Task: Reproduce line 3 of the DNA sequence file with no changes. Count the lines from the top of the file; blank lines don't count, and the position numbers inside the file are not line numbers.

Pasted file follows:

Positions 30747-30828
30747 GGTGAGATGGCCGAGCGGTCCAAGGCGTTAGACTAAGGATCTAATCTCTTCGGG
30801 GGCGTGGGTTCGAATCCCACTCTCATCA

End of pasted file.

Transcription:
30801 GGCGTGGGTTCGAATCCCACTCTCATCA